27 Mar 2015
Bringing Private Practice into Public Service
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Professor Rosabeth Moss Kanter and U.S. Secretary of Veterans Affairs Robert McDonald

Robert McDonald is a man driven by purpose.

It accounted for his decision as a young man to go to West Point and join the storied 82nd Airborne Division. It then accounted for his joining Procter & Gamble in 1980, where the company’s ethos of helping people matched McDonald’s own. Following a distinguished 30-year career there, during which he rose up the ranks to become chairman, president, and CEO and helped P&G grow its productivity by leaps and bounds, it was purpose that led McDonald back into the public sector in Washingon, DC, where last July the Senate unanimously confirmed his nomination as the nation’s eighth U.S. Secretary of Veterans Affairs.

McDonald touted the importance of that sense of purpose when he spoke to a full auditorium at Harvard Business School on Wednesday, March 25, following an introduction by host and Ernest L. Arbuckle Professor of Business Administration Rosabeth Moss Kanter.

“The one lesson I want to convey to the young people here is this— as you think about your life, don’t waste it,” McDonald said. “Don’t go through life reacting to things. Think about what your purpose is, what you want to stand for. Write it down. And follow it in all that you do. It will lead to a more worthwhile life, and when the phone rings and it’s the President of the United States asking you to come help fix the VA, you’ll be confident in answering the call.”

According to McDonald, the Department of Veterans Affairs he took over in 2014 was a great institution that had lost a sense of its direction. He pointed out that the department had won three Nobel prizes and was responsible for the invention of a host of crucial modern-day medical tools and treatments, including the nicotine patch, the first implantable pacemaker, the first set of electronic medical records, and the Shingles vaccine.

“Where would the U.S. medical system be without these kinds of inventions?” McDonald asked. “These are tools used all around the world, all based on medical research that no for-profit organization would have funded.”

About 70 percent of U.S. doctors have trained within the VA’s ranks, and it is the largest employer of nurses in the country. But McDonald also pointed out that in the midst of the organization’s handling 240,000 “episodes of care” each day, 90 million in total in 2013, it has been beset by inefficiency over the years. As an example, he cited the more than one hundred different 800-numbers and fourteen different websites (requiring fourteen different logins and passwords) that employees and patients of the VA must navigate. That inefficiency, he said, resulted from the organization and its leadership losing sight of the VA’s overall mission, something he is intent on restoring.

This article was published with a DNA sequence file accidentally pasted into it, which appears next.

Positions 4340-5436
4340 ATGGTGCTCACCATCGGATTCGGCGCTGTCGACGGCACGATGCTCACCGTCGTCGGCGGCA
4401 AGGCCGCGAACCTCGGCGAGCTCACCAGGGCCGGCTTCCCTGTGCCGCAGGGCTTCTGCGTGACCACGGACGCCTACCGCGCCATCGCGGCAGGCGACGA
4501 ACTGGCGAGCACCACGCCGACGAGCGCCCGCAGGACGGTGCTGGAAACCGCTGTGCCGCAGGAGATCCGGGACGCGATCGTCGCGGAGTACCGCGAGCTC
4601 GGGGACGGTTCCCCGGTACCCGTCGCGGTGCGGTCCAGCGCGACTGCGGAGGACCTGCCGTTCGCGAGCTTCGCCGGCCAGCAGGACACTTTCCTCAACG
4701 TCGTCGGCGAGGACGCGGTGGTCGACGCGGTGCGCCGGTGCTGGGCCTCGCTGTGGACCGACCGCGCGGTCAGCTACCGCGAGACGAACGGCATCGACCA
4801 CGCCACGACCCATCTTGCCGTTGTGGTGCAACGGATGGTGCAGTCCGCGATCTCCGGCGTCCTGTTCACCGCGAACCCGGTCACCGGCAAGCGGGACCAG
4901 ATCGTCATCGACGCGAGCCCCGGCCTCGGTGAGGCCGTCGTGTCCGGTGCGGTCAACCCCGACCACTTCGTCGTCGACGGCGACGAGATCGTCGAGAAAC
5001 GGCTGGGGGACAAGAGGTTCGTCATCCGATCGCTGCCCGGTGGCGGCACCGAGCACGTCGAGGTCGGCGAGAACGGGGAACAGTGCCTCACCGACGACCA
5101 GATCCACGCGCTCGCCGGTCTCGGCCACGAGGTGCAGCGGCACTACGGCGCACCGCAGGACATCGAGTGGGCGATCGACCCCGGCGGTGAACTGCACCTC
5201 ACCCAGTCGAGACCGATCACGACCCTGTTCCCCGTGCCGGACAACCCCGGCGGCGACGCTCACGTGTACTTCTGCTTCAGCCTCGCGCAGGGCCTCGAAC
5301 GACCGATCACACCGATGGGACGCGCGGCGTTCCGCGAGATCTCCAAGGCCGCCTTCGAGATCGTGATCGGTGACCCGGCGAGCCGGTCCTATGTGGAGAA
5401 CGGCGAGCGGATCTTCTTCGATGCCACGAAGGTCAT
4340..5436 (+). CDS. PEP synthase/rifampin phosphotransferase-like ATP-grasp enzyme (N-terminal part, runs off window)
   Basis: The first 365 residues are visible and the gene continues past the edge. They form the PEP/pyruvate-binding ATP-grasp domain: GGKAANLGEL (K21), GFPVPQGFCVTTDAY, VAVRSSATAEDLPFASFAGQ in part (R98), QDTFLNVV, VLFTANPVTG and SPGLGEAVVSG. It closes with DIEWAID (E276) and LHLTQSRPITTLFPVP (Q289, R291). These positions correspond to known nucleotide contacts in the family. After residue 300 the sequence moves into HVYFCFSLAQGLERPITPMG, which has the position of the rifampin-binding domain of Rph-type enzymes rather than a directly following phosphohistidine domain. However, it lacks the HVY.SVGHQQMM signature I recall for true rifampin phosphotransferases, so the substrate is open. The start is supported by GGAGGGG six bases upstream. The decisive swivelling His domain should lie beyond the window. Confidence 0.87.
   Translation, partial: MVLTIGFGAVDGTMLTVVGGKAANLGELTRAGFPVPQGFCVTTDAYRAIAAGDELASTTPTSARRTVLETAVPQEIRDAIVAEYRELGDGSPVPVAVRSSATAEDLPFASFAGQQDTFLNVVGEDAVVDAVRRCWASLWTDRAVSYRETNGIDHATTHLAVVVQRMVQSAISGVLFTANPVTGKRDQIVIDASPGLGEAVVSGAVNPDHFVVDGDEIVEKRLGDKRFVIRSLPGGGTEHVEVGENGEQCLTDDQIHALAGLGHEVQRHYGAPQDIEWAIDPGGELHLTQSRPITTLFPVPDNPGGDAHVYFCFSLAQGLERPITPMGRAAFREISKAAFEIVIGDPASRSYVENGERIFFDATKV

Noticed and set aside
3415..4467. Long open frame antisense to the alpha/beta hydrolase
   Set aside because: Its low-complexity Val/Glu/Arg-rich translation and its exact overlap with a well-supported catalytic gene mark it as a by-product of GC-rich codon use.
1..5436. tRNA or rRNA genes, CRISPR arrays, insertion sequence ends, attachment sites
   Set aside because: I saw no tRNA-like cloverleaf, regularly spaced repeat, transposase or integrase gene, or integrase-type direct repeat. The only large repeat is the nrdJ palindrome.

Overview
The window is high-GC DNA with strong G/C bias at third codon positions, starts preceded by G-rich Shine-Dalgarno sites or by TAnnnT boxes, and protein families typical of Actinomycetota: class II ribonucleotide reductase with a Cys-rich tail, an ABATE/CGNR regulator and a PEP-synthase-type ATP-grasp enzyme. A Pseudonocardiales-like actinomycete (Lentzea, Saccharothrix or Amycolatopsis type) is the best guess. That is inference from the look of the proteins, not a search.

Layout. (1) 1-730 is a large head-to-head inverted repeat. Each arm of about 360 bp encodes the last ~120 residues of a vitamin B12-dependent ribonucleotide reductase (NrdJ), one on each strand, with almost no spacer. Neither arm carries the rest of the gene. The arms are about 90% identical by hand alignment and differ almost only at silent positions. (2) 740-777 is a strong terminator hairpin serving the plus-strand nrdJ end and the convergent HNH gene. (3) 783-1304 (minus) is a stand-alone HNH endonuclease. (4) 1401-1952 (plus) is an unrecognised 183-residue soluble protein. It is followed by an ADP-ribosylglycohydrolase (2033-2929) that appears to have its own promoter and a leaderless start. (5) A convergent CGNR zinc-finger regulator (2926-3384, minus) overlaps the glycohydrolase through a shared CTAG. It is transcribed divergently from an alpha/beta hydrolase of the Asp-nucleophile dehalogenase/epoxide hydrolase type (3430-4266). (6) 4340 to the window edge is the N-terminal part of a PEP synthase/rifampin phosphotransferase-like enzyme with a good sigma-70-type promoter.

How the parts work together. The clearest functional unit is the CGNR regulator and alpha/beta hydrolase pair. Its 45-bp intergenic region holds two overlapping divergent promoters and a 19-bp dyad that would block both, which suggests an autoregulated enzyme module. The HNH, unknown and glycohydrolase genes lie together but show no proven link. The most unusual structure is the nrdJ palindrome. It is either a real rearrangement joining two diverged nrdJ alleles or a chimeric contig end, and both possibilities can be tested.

“If you’re leading an organization, you have to be constantly paying attention to productivity,” McDonald said. “There’s no such thing as a successful organization that’s not productive. And that means organizations must constantly be renewing themselves and never standing still. At the VA, we’re trying to figure out how we can become more productive. We’re asking for higher levels of spending from Congress, and we’ve got to prove that we’re doing good things with that.”

McDonald knows whereof he speaks. Since 1980 (and partly thanks to his leadership from 2009 to 2013), Procter & Gamble’s revenue grew from $10 billion to more than $80 billion. At the same time, the number of P&G employees grew from 60,000 to 120,000. McDonald cited that as an example of how a company can become exponentially more productive without needing to increase its resources and expenditures at the same rate. Best practices in efficiency and effective strategic implementation are the kind of private sector improvements McDonald is intent on bringing to bear in the public sector—practices he has already begun putting in place at the VA.

“Ineffective strategies, systems, and culture are the biggest barriers to an organization’s achievement,” he said. “The VA’s strategies, their purpose and values, were good when I came on board. But the question was why wasn’t anyone living them? I discovered those strategies were developed and then put straight into the dust drawer. So now we’re redeploying them, and the acid test we’re using for strategy deployment is: Does every employee have a work plan with behaviors that would roll back up to the mission of the organization?”

In less than a year in his position, McDonald has visited 117 different VA locations across the country to meet, talk with, and motivate his employees firsthand. He has also begun meeting regularly with union leaders (a first for the Secretary of Veteran Affairs), an important step in an organization that is 60 percent unionized.

As he visits with patients, families, doctors, nurses, and staff members, McDonald is eager to lead by example, a lesson he learned as an officer in the Army and that he is now excited to use to help his fellow servicemen and women.

“We have the best clients in the world,” he said. “And I’m trying to push positive change on their behalf.”

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